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10. Trade Unions and Employers Associations

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Dominican Republic

10. Trade Unions and Employers Associations

Brief Description of Employees’ and Employers’ Associations

Everyone has the right to associate with others. In the Dominican Republic, there are unions and employers’ associations that represent all kinds of activities. Employees have the right to organise in unions. The affiliation of employees to unions is not mandatory. The employee is free to decide whether or not to join the union. Also, there can be several unions in a company. There is no limitation in this regard. However, there are no unions by locality, but rather by company.

A trade union can be established with a minimum of twenty active-duty workers. An employers’ association needs at least three employers. No prior authorisation is required for the creation of a union or an employers’ association. Employees in a position of trust cannot be members of unions.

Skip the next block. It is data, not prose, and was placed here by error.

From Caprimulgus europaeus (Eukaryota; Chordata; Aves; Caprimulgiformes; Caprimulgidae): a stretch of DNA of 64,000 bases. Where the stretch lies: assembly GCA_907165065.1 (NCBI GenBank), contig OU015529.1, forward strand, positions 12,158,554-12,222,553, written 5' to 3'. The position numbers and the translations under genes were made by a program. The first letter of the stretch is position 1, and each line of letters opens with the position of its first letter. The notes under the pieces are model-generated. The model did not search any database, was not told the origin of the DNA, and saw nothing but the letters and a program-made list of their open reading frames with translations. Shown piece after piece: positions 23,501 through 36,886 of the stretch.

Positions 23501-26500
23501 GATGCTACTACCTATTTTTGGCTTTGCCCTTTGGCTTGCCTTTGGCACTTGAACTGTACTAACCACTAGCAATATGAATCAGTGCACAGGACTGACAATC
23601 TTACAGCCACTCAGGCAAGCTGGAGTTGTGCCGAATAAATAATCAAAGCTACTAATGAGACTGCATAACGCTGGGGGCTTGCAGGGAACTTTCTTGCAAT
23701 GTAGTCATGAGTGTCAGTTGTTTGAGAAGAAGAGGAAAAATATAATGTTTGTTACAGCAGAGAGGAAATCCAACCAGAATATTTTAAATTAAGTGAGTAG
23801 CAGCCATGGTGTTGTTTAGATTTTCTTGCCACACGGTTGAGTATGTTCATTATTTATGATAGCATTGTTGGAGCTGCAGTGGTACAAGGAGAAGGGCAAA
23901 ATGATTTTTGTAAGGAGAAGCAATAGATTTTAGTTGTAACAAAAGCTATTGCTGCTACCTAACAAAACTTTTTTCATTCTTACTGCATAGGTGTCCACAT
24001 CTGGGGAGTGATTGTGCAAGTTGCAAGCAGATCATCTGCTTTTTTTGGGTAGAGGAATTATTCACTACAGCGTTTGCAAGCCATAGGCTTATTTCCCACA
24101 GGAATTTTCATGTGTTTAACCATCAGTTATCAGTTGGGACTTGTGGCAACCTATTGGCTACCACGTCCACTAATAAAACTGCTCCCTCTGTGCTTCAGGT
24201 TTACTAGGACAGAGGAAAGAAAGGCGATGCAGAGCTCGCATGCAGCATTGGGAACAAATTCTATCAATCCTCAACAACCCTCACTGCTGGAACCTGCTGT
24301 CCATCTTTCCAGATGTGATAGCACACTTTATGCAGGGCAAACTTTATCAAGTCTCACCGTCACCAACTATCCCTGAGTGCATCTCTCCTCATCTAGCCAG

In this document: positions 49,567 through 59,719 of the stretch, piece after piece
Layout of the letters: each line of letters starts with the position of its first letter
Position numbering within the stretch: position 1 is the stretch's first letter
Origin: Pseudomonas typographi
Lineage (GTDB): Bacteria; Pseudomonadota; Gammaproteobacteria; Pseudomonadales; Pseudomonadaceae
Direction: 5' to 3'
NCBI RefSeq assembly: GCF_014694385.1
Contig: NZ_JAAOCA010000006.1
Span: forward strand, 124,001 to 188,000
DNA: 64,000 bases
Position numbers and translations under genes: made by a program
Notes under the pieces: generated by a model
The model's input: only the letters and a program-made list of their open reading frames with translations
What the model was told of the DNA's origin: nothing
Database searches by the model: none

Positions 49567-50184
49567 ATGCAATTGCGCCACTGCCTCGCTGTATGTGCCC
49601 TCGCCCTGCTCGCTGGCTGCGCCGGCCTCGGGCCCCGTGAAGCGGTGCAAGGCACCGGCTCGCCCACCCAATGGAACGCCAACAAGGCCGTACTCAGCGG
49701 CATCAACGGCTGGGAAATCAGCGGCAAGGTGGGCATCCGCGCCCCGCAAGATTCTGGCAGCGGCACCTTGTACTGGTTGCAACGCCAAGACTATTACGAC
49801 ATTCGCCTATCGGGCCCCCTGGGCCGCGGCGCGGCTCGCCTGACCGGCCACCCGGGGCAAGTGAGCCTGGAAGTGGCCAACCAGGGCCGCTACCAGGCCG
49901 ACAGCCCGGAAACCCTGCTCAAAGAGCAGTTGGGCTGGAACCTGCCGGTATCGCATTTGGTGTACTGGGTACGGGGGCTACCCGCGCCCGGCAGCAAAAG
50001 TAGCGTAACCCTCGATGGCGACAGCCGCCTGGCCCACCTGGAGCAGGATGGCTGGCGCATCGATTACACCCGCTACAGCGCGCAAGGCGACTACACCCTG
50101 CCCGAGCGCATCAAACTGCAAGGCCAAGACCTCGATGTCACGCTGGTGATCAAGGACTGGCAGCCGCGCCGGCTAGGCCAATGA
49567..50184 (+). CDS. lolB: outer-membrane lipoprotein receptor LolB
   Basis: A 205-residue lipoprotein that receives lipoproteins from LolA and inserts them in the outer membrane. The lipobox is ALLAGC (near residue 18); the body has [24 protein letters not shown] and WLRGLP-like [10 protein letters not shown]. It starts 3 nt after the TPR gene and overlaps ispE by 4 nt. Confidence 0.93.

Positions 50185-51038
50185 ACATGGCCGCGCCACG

Unions in the Dominican Republic are common, especially in large companies that manage many workers. Unions are supposed to represent the interests and rights of workers. However, unions tend to be highly political, and this limits the effectiveness of such unions.

Rights and Importance of Trade Unions

Among other activities, trade unions can do the following:

  • initiate a collective dispute on economic issues;
  • negotiate collective agreements on behalf of workers; and
  • deal with health and safety problems at work.

The Dominican Republic has ratified ILO Convention 87, which prescribes that workers and employers have the right to join any organisation of their choice. Employees and employers’ organisations have the right to draft their statutes and regulations, freely elect their representatives, and organise their administration and activities. Convention 87 also provides that employees’ organisations will have the right to establish and join federations, confederations, and any other organisation of this type.

According to Dominican law, bargaining with unions is mandatory if the union has, as its members, more than 50% of the headcount (of employees) in the company.

Article 402 of the Labour Code recognises the right to strike for trade unions. However, strikes need to be peaceful. Strikes in essential services, such as public services, communications and hospitals, are illegal.